Damage to your rented home

Wear and tear

Your landlord should not charge you or deduct money from deposit because of normal wear and tear.

Wear and tear is caused by day-to-day living. For example:

  • a brand new carpet would show signs of use

  • a threadbare carpet at the start of your tenancy might have worn through

  • window frames might have peeling paint due to wind and rain

There could also be cracks in plaster or faded wallpaper or paint.

You must look after your home but your landlord can't expect it to be returned in exactly the same state as when you moved in.

Accidental damage

Tell your landlord if you accidentally damage any of the furniture or fittings in your rented home.

If your landlord agrees you can make or arrange the repair or replacement, get receipts for work done and items you buy.

Use your inventory to record details of damage you repair with the landlord's agreement.

If you leave your tenancy without fixing damage, your landlord could deduct money from your deposit or take legal action to cover the cost.

Your landlord can take action to evict you if you or anyone in your household deliberately damages your home.

Accidental damage caused by neighbours

It's usually your landlord's responsibility to repair damage caused by an accident that was not your fault.

This could include:

  • leaks from a neighbouring flat

  • damage to the roof or windows caused by a neighbour's building works

Your landlord may have insurance cover that includes accidental damage to the building. If they do not, your landlord can take action to recover the cost of work from the neighbour.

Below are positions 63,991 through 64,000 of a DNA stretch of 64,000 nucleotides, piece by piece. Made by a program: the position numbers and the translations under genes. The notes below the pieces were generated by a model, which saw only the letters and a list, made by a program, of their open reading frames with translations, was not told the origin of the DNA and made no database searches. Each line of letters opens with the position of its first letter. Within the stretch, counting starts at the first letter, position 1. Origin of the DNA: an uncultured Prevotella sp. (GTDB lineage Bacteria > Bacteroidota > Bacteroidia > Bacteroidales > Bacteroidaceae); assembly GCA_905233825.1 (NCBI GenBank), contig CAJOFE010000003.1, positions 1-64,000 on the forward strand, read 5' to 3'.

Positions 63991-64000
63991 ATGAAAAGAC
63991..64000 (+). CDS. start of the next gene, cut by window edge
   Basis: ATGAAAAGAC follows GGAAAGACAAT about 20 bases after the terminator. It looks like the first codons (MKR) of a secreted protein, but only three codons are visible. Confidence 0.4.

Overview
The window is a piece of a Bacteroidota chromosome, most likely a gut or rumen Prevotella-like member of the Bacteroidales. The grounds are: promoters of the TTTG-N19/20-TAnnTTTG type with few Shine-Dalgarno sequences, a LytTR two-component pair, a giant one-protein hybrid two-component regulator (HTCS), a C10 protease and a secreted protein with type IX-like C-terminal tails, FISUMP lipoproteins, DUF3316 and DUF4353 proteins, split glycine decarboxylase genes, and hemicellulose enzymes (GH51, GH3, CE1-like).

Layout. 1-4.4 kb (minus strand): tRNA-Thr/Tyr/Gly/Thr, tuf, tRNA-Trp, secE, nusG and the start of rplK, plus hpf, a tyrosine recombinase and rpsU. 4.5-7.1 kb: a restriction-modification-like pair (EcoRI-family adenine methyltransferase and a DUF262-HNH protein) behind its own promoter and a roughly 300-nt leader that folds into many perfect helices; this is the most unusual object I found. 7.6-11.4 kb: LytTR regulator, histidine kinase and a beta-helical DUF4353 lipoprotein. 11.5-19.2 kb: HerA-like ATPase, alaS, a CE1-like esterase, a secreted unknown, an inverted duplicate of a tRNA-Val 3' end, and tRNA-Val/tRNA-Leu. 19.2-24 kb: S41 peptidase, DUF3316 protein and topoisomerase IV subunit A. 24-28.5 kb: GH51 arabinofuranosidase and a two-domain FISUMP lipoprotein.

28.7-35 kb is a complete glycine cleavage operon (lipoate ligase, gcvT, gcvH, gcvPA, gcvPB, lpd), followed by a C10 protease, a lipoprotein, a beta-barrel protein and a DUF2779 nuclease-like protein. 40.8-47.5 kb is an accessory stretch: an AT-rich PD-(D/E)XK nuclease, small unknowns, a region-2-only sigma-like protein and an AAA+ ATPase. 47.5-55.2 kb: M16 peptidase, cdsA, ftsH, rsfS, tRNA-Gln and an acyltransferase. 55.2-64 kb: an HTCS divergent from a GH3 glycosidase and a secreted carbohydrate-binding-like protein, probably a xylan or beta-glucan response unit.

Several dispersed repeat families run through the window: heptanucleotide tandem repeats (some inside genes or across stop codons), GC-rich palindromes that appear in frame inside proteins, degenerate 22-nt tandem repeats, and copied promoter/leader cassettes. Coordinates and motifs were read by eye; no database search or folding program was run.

It is not your landlord's responsibility to replace any of your belongings that are damaged for this reason.

You can ask your neighbour for compensation. If they will not pay, you can take court action.

Damage due to crime

It's usually the landlord's responsibility to repair damage caused by a crime.

Examples include:

  • windows broken by a burglar

  • vandalism in a shared area such as a garden or hallway

If your home has been damaged by crime, contact the police and ask for a crime report number.

Tell your landlord if there has been criminal damage. Report repairs you need and give your landlord a reasonable time to fix the problem.

It is not your landlord's responsibility to replace any of your belongings that are stolen or damaged through crime. 

Damage due to repair problems

Your landlord is responsible for fixing the problem if your home is damaged by a repair problem or works arranged by your landlord.

You can take your landlord to court for compensation if repair problems damage your belongings.

Insurance for tenants

You can insure yourself and your belongings against accidental or criminal damage in the home.

The Go Compare Guide to Tenants' Insurance has more.

Still need advice?

Contact a Shelter adviser online, by phone or in person.


Last updated: 30 May 2018

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